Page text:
Human beings love a good weed nickname (weed is one of them, in fact). Cannabis slang is often colourful, sometimes hilarious, and a great reflection of the time and the culture of the people that invent it. In this first instalment, here’s a list of some favourite names and terms for our favourite plant.
“Ganja” is a word with history. It didn’t begin as a slang term—it’s the original Sanskrit word for cannabis. When people from India were brought to work in the Caribbean by their British rulers, they brought cannabis, and their word for it, with them. The word took root in the islands, just like the plant. When Rastifarians eventually adopted it as their term of choice, the lasting success of the word Ganja was guaranteed.
Few people know that the word ‘marijuana’ is actually considered a slang word in Spanish. Its origins are disputed, but some linguists believe it descends from a Chinese term for cannabis. One thing we know for certain—the word marijuana entered the mainstream in English when governments and the press in the USA and England began to use it in the early 20th century. Once it was decided that cannabis was unwelcome and dangerous to society, the word was used specifically because it sounded foreign, and therefore frightening, to members of the public who were just learning about it. In 1928 The British Daily Examiner referred to it as “The Deadly Mexican Drug—also known as Marihuana”. This word also gave us the more cheerful sounding English nickname “Mary Jane”.
One of the most common slang terms for cannabis, “pot” is a nickname for which we have a clear history.
A Spanish drink called Potacion de Guaya was made from wine steeped in cannabis leaves. Its name means “The Drink of Grieving”. It was shortened to Potiguaya by native speakers who drank the beverage, and eventually dwindled to the simple, single syllable “pot”, thus the name pot store.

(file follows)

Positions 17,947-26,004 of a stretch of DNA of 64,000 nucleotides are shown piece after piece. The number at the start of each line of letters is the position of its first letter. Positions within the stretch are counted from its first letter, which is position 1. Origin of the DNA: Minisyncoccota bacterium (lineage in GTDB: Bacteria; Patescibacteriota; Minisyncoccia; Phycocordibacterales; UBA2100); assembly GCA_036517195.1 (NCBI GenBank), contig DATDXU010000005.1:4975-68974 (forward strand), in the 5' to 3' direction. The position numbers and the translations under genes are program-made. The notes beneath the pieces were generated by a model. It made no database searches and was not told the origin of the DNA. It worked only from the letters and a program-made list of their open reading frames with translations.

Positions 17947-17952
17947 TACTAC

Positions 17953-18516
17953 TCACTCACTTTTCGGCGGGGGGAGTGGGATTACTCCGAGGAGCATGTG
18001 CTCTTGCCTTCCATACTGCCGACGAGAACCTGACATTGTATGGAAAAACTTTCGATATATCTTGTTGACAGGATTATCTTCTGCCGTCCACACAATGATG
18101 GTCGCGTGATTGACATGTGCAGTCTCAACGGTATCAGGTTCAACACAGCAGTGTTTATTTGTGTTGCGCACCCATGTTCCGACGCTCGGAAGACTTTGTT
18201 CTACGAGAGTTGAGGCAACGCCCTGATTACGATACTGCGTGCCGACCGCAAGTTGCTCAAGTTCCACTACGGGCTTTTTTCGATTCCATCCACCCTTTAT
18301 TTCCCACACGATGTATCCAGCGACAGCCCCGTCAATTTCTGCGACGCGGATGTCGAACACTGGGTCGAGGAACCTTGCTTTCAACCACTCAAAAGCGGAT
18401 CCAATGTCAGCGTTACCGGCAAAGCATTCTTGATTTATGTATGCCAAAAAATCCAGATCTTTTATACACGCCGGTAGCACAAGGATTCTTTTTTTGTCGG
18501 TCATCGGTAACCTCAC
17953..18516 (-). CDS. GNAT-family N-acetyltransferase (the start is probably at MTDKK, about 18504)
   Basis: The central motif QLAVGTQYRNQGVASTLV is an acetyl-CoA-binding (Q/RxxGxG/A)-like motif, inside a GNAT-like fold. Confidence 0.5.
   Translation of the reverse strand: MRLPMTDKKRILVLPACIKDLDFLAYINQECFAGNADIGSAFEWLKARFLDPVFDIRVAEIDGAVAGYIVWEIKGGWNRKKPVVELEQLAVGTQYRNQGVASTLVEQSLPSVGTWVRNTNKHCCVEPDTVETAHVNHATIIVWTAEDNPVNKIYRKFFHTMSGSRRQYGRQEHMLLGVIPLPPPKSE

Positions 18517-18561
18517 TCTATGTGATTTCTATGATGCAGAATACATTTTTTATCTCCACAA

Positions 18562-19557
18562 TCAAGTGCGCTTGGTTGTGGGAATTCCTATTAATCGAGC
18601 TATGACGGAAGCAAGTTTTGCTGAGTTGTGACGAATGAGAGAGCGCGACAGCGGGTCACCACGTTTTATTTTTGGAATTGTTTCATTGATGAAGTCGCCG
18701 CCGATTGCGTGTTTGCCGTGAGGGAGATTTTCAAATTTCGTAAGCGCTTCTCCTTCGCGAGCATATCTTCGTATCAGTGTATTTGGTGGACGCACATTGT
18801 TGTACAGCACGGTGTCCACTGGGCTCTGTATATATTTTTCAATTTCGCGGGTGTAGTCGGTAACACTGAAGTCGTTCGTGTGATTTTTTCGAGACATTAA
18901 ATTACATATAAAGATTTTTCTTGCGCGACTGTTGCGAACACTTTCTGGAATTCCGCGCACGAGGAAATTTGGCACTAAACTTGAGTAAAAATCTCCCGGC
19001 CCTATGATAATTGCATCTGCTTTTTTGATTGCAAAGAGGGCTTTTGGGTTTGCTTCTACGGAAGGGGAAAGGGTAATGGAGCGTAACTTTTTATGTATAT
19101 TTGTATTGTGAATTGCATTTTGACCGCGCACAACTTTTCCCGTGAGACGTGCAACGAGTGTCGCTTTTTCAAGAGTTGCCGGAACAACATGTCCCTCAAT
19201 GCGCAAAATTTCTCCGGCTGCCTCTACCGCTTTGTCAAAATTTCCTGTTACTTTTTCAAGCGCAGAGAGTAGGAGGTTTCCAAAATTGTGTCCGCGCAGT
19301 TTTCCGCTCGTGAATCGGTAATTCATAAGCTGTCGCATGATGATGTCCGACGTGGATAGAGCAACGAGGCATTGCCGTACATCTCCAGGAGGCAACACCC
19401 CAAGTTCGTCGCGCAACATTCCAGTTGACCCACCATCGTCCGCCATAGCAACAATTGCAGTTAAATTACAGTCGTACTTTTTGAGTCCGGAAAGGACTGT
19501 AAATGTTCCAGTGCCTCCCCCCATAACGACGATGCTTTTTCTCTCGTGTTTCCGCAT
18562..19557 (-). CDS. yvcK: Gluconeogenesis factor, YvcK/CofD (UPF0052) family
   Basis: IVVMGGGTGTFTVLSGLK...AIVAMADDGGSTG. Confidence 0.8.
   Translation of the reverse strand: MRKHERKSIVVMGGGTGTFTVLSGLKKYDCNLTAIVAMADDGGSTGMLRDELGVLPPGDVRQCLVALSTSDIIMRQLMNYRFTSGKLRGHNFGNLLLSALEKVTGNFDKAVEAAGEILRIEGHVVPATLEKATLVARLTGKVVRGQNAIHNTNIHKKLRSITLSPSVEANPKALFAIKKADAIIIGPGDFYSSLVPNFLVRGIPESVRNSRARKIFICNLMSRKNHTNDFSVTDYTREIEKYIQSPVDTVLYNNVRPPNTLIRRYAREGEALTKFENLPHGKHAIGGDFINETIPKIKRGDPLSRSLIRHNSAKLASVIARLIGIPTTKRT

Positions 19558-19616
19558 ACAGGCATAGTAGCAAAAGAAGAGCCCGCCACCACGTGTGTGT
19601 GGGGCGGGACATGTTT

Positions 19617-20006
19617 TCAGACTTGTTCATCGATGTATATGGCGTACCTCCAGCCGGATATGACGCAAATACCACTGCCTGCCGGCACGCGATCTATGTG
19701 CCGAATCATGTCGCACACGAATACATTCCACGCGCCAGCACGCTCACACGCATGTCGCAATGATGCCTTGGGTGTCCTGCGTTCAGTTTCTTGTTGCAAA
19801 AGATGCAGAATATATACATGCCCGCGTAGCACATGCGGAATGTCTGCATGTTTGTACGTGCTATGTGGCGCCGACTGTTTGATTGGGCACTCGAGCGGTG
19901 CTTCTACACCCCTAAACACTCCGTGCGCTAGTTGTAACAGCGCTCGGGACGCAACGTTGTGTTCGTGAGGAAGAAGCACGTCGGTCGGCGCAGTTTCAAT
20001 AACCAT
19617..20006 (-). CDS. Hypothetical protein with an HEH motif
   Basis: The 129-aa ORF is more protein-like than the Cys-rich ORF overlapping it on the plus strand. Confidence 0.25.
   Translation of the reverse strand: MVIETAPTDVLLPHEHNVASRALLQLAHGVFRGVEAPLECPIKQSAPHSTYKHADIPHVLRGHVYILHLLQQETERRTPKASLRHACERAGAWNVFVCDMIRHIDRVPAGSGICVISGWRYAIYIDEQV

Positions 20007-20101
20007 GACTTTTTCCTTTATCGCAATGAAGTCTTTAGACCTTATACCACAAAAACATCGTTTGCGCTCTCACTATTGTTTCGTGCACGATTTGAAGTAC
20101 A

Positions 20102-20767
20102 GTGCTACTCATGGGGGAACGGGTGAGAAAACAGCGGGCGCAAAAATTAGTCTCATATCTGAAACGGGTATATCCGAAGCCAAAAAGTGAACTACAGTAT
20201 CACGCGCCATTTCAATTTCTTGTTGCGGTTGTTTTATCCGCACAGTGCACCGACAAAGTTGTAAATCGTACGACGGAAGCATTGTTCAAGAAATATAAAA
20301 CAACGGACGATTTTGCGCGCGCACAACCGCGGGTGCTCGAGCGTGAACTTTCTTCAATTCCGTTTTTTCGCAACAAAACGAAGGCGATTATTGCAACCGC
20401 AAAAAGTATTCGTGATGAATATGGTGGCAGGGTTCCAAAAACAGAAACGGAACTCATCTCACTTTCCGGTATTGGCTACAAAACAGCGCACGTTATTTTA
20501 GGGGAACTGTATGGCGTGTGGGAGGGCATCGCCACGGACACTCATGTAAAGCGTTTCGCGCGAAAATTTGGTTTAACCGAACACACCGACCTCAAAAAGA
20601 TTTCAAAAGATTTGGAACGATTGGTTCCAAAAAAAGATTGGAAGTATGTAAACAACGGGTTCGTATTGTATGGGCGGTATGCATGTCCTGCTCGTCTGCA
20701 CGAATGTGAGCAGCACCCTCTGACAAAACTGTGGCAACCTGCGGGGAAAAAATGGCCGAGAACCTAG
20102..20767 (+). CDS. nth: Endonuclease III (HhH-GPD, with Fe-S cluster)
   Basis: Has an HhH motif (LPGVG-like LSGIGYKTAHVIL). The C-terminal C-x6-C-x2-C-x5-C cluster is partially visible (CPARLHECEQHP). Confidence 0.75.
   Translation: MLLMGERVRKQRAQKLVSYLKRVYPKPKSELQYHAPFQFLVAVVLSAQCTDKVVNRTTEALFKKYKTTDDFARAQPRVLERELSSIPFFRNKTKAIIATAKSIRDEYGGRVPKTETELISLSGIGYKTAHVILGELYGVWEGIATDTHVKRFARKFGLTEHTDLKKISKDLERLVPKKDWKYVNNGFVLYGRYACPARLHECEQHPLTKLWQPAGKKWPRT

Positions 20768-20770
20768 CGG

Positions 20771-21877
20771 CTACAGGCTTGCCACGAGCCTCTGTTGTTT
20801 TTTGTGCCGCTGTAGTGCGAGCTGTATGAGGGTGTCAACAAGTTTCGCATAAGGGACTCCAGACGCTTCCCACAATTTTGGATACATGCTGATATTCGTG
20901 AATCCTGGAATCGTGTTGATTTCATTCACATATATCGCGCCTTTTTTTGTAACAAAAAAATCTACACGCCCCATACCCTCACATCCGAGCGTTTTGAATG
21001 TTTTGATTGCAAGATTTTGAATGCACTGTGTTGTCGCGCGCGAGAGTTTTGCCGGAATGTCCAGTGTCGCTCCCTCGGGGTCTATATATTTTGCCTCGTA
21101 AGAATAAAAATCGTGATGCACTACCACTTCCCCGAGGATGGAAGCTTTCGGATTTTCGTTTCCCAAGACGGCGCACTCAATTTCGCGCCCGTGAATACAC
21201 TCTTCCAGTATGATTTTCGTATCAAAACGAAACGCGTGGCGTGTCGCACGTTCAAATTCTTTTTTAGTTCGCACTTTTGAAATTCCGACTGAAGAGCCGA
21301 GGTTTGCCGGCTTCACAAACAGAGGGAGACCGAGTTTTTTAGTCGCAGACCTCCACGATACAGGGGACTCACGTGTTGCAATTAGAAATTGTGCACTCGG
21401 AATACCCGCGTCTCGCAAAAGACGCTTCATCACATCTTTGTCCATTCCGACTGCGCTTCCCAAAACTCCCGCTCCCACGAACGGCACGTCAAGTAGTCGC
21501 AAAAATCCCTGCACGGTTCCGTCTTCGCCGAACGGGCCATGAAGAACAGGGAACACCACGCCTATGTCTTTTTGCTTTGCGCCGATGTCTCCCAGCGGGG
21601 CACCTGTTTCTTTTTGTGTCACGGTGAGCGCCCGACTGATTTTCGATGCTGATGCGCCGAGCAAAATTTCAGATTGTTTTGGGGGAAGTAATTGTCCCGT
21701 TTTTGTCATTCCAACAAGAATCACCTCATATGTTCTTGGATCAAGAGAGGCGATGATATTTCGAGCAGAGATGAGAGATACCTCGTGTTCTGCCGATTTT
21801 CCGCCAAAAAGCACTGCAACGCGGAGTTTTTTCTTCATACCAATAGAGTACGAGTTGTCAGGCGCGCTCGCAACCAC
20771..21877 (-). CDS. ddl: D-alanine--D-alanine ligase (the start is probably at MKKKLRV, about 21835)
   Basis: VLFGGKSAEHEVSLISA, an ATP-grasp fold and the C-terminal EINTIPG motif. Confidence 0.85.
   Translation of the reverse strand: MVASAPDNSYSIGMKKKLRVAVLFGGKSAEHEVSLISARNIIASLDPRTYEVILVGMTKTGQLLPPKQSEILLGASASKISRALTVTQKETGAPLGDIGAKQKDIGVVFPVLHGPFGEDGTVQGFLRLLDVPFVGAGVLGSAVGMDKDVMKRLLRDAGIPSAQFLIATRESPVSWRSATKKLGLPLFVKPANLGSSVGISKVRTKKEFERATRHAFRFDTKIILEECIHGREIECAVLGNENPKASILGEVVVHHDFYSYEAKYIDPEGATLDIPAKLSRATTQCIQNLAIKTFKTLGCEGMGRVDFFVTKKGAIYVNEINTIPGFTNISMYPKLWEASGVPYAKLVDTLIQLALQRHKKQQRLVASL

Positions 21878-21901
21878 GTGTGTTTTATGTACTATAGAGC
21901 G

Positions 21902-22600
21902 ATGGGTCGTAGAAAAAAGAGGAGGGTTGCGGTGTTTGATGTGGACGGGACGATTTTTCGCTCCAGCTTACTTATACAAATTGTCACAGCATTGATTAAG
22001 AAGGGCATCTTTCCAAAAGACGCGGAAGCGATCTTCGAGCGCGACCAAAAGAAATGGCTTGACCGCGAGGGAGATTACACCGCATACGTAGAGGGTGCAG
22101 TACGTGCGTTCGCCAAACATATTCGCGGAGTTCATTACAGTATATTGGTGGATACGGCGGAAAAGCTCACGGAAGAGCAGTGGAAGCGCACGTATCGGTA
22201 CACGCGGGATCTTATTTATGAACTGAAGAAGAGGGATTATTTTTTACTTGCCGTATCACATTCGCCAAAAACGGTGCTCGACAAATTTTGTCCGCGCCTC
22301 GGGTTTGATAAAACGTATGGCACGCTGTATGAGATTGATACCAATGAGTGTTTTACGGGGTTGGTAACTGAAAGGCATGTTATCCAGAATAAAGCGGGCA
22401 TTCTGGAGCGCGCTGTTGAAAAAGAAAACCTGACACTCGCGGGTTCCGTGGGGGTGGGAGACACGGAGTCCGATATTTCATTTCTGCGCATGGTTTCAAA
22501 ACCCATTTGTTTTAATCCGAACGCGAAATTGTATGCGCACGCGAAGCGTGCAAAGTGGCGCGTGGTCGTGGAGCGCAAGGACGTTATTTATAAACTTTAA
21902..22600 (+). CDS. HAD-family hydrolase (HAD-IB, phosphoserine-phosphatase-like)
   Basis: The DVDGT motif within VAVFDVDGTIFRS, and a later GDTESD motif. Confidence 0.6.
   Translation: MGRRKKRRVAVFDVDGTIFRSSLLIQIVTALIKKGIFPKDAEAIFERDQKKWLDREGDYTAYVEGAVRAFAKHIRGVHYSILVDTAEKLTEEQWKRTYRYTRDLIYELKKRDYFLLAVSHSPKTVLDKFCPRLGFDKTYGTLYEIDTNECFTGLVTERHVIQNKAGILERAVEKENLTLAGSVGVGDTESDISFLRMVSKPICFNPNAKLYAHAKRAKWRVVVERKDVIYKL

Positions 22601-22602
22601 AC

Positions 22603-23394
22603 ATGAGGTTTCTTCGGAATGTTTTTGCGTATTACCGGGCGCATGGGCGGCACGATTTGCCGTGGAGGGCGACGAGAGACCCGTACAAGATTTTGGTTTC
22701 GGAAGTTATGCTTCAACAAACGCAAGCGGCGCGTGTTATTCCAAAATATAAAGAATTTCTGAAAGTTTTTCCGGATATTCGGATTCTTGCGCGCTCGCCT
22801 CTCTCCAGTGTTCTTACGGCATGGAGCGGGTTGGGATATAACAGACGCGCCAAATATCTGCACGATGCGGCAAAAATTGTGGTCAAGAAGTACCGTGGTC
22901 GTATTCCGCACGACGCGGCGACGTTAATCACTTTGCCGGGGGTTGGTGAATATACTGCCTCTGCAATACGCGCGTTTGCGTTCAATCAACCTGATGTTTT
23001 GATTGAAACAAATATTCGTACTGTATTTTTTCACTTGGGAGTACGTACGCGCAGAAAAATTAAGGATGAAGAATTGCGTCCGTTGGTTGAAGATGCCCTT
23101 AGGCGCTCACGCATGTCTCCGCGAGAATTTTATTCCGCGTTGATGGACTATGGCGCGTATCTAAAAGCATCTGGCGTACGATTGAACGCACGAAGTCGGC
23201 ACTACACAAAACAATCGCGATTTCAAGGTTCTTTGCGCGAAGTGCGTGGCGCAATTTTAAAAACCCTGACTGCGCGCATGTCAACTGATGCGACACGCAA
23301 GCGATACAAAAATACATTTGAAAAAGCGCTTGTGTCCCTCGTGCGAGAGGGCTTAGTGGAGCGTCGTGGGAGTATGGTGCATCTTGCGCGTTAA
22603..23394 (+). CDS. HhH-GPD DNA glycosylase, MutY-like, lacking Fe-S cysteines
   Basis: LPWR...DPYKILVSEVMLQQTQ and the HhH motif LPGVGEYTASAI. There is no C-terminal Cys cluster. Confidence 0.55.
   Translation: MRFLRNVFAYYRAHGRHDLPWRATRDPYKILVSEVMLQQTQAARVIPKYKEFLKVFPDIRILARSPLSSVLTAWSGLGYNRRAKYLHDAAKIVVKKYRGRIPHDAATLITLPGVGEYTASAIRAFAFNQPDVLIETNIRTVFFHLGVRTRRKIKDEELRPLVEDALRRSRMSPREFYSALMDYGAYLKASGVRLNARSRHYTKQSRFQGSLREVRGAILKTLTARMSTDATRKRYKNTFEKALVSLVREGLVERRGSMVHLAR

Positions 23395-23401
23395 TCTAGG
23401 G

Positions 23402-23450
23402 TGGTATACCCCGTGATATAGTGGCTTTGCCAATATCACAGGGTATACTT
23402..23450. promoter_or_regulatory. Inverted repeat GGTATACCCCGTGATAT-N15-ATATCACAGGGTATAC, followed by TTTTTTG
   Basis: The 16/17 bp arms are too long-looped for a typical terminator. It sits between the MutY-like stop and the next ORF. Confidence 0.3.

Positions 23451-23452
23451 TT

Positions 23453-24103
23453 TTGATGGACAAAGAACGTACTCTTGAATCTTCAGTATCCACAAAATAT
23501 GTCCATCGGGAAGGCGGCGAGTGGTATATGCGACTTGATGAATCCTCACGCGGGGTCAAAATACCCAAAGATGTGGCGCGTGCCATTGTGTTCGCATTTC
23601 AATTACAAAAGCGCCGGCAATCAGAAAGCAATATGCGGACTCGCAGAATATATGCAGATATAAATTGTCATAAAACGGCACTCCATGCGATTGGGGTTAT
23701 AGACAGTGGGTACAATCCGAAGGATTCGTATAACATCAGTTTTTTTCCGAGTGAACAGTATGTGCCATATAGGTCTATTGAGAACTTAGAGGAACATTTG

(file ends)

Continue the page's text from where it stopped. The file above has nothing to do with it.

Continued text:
The history of the word “reefer” is less clear. There are two main theories for its origin. It may come from a Spanish word meaning curly or frizzy hair, perhaps referring to the look of the dried marijuana flower. Another theory has a nautical theme. Aboard a ship, the “reefer” was the sailor responsible for properly rolling sails. Once rolled, these sails perfectly resemble a rolled joint. It’s not clear which of these colourful stories gave us the word.
To “bogart” a cannabis joint is to keep it too long and smoke too much of it before passing it on. The word comes from Humphrey Bogart, who was famous for dangling a cigarette from his lips for an interminably long time. History doesn’t tell us if Humphrey Bogart ever bogarted a joint.
Slang from the jazz age
In the early 20th century, when the jazz age began in Harlem, cannabis played an important role in the culture. We have inherited a wealth of slang terms about cannabis from this time in history. Here are a few of our favourites you might have heard from the mouth of a jive talker in the 1930s:
Muggles: Now principally referring to those of us cursed with no magical ability, “muggles” used to simply mean marijuana. Louis Armstrong loved the term (and the plant), and even wrote a song for trumpet named after it.
Jazz Cabbage, Jazz Cigarettes: These self-explanatory terms for cannabis and rolled joints celebrated the crucial role that cannabis played in the early jazz scene.
Left-Handed Cigarette: This lovely term is a little less obvious. It refers to the association of the left hand with the sinister and the improper. So, a right-handed cigarette was a regular, respectable tobacco cigarette, while the left-handed version was filled with the more suspicious, less-respectable dried cannabis.
Balloon Room: A “balloon room” was a cannabis-friendly room or establishment where it was safe to get “high”… like a balloon.
In our next post on this topic, we’ll cover more of these delightful slang terms for cannabis. We’ll take a deeper dive into some more exotic nicknames, revisit the jive-talking jazz age, and try to get to the truth about where the term “420” comes from.